Facelift surgery is not just about “indiscriminate” skin tightening and pulling. A more important goal is to rejuvenate the face without resulting in stigmata such as overly tight appearance, pulled-up mouth, emotionless face, visible scars, pixie ear deformity in which the ears appear too long, and flat cheeks.
- The “right” certification is the best indicator of a doctor’s training. A good rule of thumb is to select someone certified by the American Board of Plastic Surgery, which demands strict qualifications from its members.
Being a member of reputable plastic surgery affiliates such as the American Society of Plastic Surgeons and the American Academy of Facial and Reconstructive Surgery also shows credibility. Take note that all members of these associations are board certified surgeons.
- Experience is a must. Choose a surgeon who performs facelift surgery and its adjunct procedures on a regular basis, allowing him to accumulate knowledge and deeper understanding of the anatomies and their limits.
Because facelift is a highly complex procedure, avoid non-specialists and doctors who have not yet performed the procedure without the supervision of senior fellows (i.e., under fellowship program).
- Hospital privileges and facility accreditations. These “venues” adhere to strict patient care standards, sanitation guidelines, and building codes. They also have qualified and trained staff, including licensed anesthesiologists and nurses.
Outpatient surgical centers only allow surgeons who are board certified to use their facilities, while hospitals have review committees that scrutinize the qualifications of doctors.
- Impressive before-and-after photos. Some experts describe facelift as 25 percent science and 75 percent art because its primary goal is to rejuvenate the face in a way that it looks natural.
Scrutinize the “after” photos of your surgeon and make sure there is no visible scar; facial volume is in the right place; no overly tight appearance or “stretched” mouth, unnatural ear contour, and redundant skin; and the patient should look younger (compared to the “before” pictures) rather than operated on.
- Good reputation. You may ask your primary care physician for recommendations, although asking a friend or family member who had facelift and like its results can be also helpful. Nevertheless, it remains crucial to check a plastic surgeon’s background, particularly his board certifications and affiliations.
You can visit the American Board of Plastic Surgery website to check if your facelift surgeon is “properly” certified.
- Impressive core values. Aside from skills, you should also choose a surgeon based on his core values—e.g., honesty, ethical standards, and trustworthiness.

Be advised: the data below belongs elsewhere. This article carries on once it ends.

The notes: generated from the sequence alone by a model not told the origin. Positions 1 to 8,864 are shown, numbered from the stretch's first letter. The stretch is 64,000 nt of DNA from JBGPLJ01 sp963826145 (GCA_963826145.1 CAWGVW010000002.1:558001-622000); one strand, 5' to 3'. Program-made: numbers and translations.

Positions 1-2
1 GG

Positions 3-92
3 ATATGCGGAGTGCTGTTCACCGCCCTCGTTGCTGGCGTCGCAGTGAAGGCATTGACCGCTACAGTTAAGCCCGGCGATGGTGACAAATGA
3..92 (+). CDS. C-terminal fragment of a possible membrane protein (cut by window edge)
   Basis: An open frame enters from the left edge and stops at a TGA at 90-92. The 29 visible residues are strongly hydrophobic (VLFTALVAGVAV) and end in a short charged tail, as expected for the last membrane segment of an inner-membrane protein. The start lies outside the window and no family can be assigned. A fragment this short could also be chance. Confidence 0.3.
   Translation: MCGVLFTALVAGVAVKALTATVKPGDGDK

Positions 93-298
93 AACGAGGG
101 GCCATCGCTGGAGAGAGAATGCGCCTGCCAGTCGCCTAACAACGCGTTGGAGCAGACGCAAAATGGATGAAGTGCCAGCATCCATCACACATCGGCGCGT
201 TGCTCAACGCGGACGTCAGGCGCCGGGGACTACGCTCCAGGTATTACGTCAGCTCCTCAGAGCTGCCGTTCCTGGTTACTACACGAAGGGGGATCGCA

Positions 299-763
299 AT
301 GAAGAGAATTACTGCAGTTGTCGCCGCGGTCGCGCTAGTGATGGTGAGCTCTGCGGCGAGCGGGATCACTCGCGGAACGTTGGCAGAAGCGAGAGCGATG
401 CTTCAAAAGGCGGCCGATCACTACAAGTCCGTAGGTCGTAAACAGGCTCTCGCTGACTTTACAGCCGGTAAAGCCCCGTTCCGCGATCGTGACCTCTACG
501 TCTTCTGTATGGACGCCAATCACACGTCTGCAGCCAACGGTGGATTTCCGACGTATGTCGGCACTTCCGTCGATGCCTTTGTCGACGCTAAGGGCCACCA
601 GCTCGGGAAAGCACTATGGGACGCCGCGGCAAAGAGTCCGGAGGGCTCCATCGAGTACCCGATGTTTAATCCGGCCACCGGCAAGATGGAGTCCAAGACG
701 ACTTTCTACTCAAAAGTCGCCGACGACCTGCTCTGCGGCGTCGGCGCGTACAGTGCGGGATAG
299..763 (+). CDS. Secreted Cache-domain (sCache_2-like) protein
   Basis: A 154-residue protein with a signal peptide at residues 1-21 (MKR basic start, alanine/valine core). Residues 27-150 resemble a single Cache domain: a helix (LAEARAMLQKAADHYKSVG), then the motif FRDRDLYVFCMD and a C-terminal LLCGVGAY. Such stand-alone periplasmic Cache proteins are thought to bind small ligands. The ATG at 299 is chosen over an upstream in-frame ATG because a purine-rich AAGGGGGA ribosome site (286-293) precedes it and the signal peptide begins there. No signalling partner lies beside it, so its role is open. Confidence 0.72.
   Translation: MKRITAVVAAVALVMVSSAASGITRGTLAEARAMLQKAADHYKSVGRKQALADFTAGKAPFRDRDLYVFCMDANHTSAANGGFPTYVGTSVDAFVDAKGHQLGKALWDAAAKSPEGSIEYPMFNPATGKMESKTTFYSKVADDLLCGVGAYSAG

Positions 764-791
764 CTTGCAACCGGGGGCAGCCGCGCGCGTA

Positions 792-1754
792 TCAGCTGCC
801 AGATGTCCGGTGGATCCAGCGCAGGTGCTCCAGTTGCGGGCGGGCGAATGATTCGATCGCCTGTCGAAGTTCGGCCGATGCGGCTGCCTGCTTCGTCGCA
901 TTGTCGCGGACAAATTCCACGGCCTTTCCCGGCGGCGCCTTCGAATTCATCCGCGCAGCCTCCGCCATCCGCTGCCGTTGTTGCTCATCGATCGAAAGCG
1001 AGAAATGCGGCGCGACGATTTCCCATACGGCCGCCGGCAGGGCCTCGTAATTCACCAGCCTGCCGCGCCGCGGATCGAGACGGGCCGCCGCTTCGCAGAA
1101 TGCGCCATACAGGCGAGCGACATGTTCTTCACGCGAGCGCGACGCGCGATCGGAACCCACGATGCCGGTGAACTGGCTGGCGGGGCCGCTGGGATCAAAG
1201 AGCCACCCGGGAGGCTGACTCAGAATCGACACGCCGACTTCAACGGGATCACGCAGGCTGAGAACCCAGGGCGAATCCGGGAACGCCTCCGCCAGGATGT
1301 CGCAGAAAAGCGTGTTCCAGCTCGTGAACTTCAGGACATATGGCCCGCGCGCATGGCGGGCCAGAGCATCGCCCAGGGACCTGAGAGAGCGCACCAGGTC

A good facelift surgeon will discourage or refuse patients he deemed to be poor candidates due to poor healing and other similar condition, unrealistic goals and expectations, emotional and psychological instability, and “weak” facial structures or anatomies.
- Patient safety. A good facelift surgeon will prioritize patient safety above all else, and will not think twice of refusing to perform a surgery on someone who is a poor candidate due to underlying illnesses or unrealistic expectations.
Aside from strict patient selection, a good surgeon knows the importance of month-long preparation, surgical planning, “gentler” techniques to minimize trauma and bleeding, and follow-up care.
- Diligence. During consultation, your surgeon must be able to allay all your concerns and answer your questions in the most honest, accurate manner.
He should also take the time to describe in details your surgery and the possible risks and ways to avoid them.
- Follow-up care. Your surgeon’s responsibility does not end after your actual surgery; he must also monitor your recovery and ensure that you are healing without any problem.
Also, follow-up care must include revisions should you need them. Keep in mind that many surgeons these days perform “touch-up” for free (if they perform the primary surgery), although their patients have to pay for the anesthesia and surgical facility fee.
- Reasonable cost. While you should be wary of surgeons whose asking price is way below the “average” (because most likely there will be some compromises in patient safety), you should not assume that someone who asks for a “ridiculous” price has the best training.
Remember that facelift cost varies considerably depending on the location, techniques and use of adjunct procedures, surgeon’s experience, and other similar factors. As of this writing, the average price is between $8,000 and $20,000.